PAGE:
Minefield of same sex parenting
If you are gay or lesbian, and thinking of having children, then please oh please get some legal advice before you do so. That way you can at least see the way forward through the minefield, and make decisions fully informed.
Some contentious areas:
- In a lesbian relationship, the co-mother may not be recognised as a parent. The court might even disbelieve that there was a lesbian relationship and deny the ability of the co-mother to have any relationship with the child.
- If a known sperm donor donates sperm, then if he engages in intercourse he is not the father. He might under state law be the father if he marries the mother, even if she were in a lesbian relationship at the time of conception.
- In a lesbian relationship, the timing of whether the co-mother will be recognised under the Family Law Act will depend on how conception occurred (non-intercourse and the co-mother might be recognised, but from intercourse and she will not be) and when it occurred (if they lived in a de facto relationship at conception, she is included, if they did not, she is not)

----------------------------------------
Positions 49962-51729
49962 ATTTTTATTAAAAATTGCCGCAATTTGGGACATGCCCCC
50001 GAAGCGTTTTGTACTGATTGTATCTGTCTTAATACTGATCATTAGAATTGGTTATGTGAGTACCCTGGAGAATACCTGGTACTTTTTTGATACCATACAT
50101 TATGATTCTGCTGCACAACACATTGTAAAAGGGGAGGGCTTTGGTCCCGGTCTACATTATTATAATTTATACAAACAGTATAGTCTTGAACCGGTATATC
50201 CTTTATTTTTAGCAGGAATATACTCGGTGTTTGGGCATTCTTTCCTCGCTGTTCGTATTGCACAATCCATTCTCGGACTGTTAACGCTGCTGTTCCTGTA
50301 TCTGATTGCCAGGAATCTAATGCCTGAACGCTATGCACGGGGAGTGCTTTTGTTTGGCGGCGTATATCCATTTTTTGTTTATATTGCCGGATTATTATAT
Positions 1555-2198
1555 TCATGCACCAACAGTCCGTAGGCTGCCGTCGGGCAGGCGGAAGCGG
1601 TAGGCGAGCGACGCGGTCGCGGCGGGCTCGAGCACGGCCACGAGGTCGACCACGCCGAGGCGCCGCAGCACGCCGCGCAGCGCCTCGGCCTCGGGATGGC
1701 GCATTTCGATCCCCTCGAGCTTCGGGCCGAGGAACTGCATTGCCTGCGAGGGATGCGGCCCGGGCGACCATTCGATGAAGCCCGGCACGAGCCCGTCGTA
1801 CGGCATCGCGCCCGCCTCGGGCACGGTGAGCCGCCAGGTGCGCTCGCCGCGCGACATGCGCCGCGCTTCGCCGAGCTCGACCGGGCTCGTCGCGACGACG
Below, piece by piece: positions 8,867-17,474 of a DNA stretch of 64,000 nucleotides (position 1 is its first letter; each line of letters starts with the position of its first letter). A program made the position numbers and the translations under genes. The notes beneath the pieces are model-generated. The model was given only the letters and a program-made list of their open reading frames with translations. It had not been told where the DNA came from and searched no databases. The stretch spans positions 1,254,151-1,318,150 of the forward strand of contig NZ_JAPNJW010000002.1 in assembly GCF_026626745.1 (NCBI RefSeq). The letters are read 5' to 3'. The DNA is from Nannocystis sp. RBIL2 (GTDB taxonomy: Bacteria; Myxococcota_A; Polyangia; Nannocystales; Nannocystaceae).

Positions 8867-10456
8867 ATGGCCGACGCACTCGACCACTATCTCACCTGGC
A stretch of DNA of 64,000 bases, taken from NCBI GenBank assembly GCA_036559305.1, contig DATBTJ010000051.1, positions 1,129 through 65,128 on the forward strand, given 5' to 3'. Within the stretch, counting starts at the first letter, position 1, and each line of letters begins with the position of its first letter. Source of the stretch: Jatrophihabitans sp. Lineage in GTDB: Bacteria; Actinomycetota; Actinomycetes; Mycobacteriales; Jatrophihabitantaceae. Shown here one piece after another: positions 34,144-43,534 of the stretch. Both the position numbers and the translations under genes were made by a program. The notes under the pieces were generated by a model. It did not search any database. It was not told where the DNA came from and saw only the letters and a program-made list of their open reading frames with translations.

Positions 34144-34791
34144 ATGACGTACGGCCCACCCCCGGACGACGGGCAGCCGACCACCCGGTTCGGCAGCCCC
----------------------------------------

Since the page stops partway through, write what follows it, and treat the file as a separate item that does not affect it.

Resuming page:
- Sperm donor agreements are not legally binding. They give a false sense of security.
- If a sperm donor acknowledges paternity, there is then potentially a legal conflict as to whether the co-mother or the sperm donor is recognised as a parent. The law only recognises two parents.
- Whether or not a sperm donor is able to go to court to see his child will depend on the key facts of the case.
- Whether a co-mother or sperm donor is recognised as a parent of the child under the Family Law Act will depend on the key facts of the case.
- Surrogacy may be legal, illegal, partially regulated or completely unregulated in the jurisdiction in question. Different tests apply from state to state, and internationally, as to the rights of the child, the surrogate and of the intended parents.
- A lesbian co-mother may be liable to pay child support OR a known sperm donor might be liable to pay child support, depending on the key facts of the case.
- Overseas birth certificates in which two parents of the same sex are named, may not be recognised for all purposes in Australia.